Let us re-run the test removing sub-sector Real Estate (GICS 4040). This test will take the 25 highest yielding stocks in the R3K and then only hold those tickers which are not part of the real estate sub-sector.

    (click to enlarge)

    An average of 11 stocks of the 25 highest dividend yielding names relate to real estate. If we remove those names, the remaining tickers held equal-weight still produces a draw-down of 84%. True, this isn't a 90% drawdown but it is still very ugly and much higher than the broad market (which includes real estate stocks).

    May 21 11:31 PM | Link | Comment!
  • Introduction To Free Investment Models

    Free and Public Investment Models

    Over the coming months I will be adding content to my Instablog section showing investors how they can build their own investment model using the principles that I write about in Seeking Alpha.

    The simplest way I know to follow these models is to have a paid account with the same stock screening and backtesting platform which I use, Portfolio123. If you sign up for a trial using the link here, you'll get 30 days of free trial instead of 15 days posted on their site.

    I want to be clear that these models are free. The principles will all be laid out for you to do on your own provided that you can find a data source which allows screening and ranking. Or perhaps a community project can be started by someone...I don't know. I will just provide you with the screen and you can go from there.

    Steps To Find the Free Screens

    Once you sign up for a P123 free trial account (I don't believe you need credit cards or anything), you can click on this link to go directly to the screen I have made public called Free Div Growth Screen 2. Yes, there is also another freebie div growth screen 1.

    To find this and many other public screens, click SCREEN and under the drop-down menu select P123 SCREENS. In the menu bar you will see a magnifying glass. Click it.

    (click to enlarge)

    It should take you to a page that looks like this:

    (click to enlarge)

    From here you can type in "Hemmerling" without the quotes in the Author field, or simply leave everything blank and hit search if you feel inclined to sift through 3,000 stock screens to see what gems might be hidden.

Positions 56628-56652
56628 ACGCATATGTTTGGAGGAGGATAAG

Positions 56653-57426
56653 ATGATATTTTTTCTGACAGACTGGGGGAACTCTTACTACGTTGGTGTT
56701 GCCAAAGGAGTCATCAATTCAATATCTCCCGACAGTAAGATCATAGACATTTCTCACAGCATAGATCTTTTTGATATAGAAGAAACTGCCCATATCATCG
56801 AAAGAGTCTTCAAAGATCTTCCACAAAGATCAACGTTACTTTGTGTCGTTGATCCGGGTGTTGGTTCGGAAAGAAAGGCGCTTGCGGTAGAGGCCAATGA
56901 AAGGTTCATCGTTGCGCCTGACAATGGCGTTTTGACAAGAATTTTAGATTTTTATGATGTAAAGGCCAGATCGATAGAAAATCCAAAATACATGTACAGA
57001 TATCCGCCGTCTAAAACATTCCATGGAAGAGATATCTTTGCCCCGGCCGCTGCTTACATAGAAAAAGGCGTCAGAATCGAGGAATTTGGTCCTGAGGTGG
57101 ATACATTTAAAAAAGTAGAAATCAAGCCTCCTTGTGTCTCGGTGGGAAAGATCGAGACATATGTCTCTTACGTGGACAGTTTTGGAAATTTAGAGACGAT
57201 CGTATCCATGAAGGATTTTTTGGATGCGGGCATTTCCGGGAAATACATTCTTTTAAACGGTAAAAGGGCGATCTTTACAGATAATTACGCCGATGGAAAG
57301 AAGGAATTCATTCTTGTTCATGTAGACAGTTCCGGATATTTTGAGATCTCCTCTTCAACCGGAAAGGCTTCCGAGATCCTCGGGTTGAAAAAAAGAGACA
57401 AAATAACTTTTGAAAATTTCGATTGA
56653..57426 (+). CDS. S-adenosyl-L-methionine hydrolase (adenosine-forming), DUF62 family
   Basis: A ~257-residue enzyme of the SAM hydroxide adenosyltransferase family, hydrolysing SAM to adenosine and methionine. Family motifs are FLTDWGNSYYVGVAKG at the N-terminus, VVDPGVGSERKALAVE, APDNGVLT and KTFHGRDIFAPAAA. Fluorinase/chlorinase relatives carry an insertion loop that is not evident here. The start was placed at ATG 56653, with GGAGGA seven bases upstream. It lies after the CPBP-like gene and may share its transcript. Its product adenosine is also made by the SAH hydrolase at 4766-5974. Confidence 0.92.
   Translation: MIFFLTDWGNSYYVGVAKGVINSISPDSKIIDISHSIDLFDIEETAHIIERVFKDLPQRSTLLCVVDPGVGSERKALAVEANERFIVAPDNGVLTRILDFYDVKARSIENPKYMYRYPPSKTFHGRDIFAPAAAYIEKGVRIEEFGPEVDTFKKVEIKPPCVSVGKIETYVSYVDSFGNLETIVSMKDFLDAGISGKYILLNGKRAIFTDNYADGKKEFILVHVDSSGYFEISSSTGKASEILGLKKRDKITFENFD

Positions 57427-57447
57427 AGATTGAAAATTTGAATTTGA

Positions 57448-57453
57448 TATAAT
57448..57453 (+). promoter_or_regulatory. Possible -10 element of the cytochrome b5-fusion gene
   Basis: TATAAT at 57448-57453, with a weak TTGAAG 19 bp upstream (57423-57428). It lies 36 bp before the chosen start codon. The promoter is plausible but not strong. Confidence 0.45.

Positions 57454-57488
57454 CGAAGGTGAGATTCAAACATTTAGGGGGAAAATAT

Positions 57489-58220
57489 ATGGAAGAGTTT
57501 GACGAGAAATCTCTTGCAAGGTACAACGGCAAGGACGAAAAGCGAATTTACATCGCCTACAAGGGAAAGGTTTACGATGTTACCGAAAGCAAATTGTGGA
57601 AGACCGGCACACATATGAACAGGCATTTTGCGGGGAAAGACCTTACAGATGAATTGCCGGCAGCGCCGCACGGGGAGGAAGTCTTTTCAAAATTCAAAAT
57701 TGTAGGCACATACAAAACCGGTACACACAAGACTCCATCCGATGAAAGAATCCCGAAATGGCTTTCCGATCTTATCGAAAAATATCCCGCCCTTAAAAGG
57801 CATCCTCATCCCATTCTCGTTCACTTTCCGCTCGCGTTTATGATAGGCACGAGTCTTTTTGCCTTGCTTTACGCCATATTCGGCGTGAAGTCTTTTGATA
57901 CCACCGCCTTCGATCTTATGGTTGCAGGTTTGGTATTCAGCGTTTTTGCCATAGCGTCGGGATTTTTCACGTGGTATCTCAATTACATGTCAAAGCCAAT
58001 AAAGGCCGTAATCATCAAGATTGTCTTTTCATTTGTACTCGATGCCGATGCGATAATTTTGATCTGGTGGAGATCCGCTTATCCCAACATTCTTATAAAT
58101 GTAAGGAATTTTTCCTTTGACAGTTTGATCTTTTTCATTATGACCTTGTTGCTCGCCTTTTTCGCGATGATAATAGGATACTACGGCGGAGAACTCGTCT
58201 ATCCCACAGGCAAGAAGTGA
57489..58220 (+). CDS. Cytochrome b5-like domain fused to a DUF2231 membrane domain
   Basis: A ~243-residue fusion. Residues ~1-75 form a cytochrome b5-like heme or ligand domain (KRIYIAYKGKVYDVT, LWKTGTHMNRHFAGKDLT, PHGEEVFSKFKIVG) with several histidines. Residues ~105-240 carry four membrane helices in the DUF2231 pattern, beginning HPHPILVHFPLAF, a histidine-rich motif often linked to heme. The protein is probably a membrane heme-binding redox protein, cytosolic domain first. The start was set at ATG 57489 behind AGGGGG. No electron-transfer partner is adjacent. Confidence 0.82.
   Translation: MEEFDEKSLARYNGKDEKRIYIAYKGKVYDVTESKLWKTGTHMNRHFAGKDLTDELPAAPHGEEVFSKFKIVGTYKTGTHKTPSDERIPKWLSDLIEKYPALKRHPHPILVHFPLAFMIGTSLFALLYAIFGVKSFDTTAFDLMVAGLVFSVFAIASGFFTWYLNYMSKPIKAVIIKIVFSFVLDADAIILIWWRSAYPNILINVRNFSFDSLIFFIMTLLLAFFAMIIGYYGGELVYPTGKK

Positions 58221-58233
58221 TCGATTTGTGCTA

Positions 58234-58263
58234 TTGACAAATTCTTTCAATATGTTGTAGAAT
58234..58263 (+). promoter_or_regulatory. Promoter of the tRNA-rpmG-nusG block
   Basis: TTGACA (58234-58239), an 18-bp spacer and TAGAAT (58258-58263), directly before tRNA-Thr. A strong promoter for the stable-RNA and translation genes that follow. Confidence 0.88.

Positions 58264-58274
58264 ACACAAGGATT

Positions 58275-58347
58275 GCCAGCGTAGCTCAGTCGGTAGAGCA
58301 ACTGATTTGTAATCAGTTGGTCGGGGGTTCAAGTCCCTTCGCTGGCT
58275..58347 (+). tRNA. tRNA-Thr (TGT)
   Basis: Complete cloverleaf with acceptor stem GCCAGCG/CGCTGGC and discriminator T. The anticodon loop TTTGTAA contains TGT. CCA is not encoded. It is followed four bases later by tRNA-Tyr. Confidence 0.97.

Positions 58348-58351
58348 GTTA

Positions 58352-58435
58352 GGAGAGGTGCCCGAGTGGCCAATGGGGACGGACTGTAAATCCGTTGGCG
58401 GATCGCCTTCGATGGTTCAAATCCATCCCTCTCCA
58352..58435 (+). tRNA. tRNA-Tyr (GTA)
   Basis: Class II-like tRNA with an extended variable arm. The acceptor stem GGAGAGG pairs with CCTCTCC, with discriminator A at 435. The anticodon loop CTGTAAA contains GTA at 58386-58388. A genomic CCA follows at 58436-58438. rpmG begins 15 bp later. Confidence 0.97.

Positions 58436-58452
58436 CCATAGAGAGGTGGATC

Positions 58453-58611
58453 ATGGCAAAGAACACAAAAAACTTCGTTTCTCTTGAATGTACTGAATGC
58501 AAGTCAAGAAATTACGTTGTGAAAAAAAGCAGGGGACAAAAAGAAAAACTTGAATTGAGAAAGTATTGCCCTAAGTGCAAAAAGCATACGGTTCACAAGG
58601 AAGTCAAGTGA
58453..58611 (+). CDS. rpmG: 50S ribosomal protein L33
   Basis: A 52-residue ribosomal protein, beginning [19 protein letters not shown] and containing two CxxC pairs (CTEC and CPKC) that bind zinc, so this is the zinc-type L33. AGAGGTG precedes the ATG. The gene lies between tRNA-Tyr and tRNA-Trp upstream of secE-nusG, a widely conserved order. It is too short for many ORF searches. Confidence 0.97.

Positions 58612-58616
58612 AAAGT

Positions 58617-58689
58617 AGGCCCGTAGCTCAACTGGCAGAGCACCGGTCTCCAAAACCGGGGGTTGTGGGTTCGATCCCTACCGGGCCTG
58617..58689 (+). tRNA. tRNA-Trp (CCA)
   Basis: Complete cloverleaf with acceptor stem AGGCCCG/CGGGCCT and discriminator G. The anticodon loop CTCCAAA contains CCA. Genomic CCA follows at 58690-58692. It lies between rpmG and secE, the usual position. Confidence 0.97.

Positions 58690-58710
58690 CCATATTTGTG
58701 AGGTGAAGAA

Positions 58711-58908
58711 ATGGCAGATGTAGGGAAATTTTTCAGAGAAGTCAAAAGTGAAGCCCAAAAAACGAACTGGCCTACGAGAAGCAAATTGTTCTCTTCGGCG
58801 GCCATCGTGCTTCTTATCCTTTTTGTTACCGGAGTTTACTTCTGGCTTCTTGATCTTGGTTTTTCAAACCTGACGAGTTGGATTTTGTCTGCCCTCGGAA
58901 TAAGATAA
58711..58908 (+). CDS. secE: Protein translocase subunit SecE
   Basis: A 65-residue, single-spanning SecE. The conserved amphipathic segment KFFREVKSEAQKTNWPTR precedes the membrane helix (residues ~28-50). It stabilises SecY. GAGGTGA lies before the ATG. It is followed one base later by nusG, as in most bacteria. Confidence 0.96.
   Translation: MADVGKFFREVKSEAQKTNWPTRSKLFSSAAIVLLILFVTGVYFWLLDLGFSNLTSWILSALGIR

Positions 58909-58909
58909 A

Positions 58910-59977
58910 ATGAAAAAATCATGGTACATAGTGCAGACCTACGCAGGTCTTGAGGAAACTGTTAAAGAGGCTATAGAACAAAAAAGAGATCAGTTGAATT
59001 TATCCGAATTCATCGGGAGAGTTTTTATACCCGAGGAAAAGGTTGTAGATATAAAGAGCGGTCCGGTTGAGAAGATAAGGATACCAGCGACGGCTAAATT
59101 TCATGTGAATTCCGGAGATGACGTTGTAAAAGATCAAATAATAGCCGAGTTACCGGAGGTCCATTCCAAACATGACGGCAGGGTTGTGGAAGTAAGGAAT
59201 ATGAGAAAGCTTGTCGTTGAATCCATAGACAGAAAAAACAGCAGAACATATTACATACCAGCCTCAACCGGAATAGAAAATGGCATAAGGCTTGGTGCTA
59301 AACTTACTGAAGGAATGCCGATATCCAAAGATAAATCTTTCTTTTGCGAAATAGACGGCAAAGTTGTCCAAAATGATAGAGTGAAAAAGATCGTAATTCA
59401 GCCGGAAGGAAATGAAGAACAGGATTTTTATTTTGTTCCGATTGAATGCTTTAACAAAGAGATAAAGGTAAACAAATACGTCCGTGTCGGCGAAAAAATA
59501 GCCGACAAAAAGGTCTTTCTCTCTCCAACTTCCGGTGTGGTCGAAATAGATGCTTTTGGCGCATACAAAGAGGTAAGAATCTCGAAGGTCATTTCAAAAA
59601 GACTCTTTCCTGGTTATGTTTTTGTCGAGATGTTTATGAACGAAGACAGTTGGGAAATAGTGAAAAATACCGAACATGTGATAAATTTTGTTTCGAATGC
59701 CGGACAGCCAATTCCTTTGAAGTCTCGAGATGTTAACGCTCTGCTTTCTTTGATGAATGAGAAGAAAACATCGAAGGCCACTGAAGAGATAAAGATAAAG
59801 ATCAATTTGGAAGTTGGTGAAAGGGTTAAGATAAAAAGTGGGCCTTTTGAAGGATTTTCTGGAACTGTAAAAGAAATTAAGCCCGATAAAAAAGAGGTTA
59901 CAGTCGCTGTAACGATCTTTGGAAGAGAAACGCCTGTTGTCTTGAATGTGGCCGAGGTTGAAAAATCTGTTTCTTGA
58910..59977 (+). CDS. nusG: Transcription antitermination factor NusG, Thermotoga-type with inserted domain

Dividend Growth Safety Screen Holdings

    Below are the holdings of the Dividend Growth Safety Model which is submitted for publication as of April 10th, 2015. Before that, here are the steps to build this model yourself:

    1. Dividend Growth stocks in the Russell 1000 with at least 10 years of dividend growth
    2. 4 week rebalancing
    3. Calculation of the 100 day average of daily price beta
    4. Calculation of the 60 day average of ATRN (Average True Range Normalized)
    5. The stocks meeting criteria 1 and 2 are given a relative rank between 1 and 100 based on how low the beta is (lower beta gets a better score). Do the same for ATRN. Stocks with the best combined score are purchased and held.
    6. You only sell a stock if the combined average score is 80 or less (or if total score is 160 or less if you add the two scores together)

    Or, just run the screen 'as is' that I have provided. All the steps are done for you. And remember, more will be added later.

    As promised, here are the 20 portfolio holdings:

    (NASDAQ:SIAL)Sigma-Aldrich Corp16431.52
    (NYSE:FDO)Family Dollar Stores Inc.9014.72
    (NYSE:WM)Waste Management Inc.24600.51
    (NYSE:RSG)Republic Services Inc.14421.9
    (NYSE:CLX)Clorox Co (The)14235.02
    (NYSE:GIS)General Mills Inc.31105.97
    (NYSE:CHD)Church & Dwight Co. Inc.11170.9
    (NYSE:T)AT&T Inc173657.8
    (NYSE:KO)Coca-Cola Co (The)181276.3
    (NYSE:PG)Procter & Gamble Co (The)223224.2
    (NYSE:VZ)Verizon Communications Inc200643.2
    (NYSE:HCC)HCC Insurance Holdings Inc.5536.34
    (NASDAQ:COST)Costco Wholesale Corp65874.42
    (NYSE:CB)Chubb Corp23215.01
    (NYSE:TRV)Travelers Companies Inc (The)34088.76
    (NYSE:PEP)PepsiCo Inc143101
    (NYSE:BRO)Brown & Brown Inc4568.59
    (NYSE:WPC)W. P. Carey Inc6856.6
    (NYSE:KMB)Kimberly-Clark Corp39025.19
    (NYSE:WMT)Wal-Mart Stores Inc266517.9

    Stay tuned, more to come.

    Kurtis Hemmerling

    Apr 10 9:04 AM | Link | 7 Comments
  • What Free Financial Stuff Can I Give You?

    This blog is for anyone who reads my articles to chime in on what free stuff they would like to see at the portfolio management platform that I work with - I am hoping to build out a new section of free financial stuff.

    If you could make a wish-list freebies - what would it be?

    To get the creative juices flowing...

    • Market-timing indicators? (I have a new market-timing system soon to be published here)
    • Specific models or strategies?
    • Charting of stocks or ETFs?
    • Economic indicators?

    Its an open forum - you tell me what you'd like to see and I'll see what I can do.

    Also, open invitation to anyone who wants to join my new LinkedIn group where I post various systematic investing techniques.

    Systematic Investing Techniques - LinkedIn Group

    Apr 01 12:51 PM | Link | 6 Comments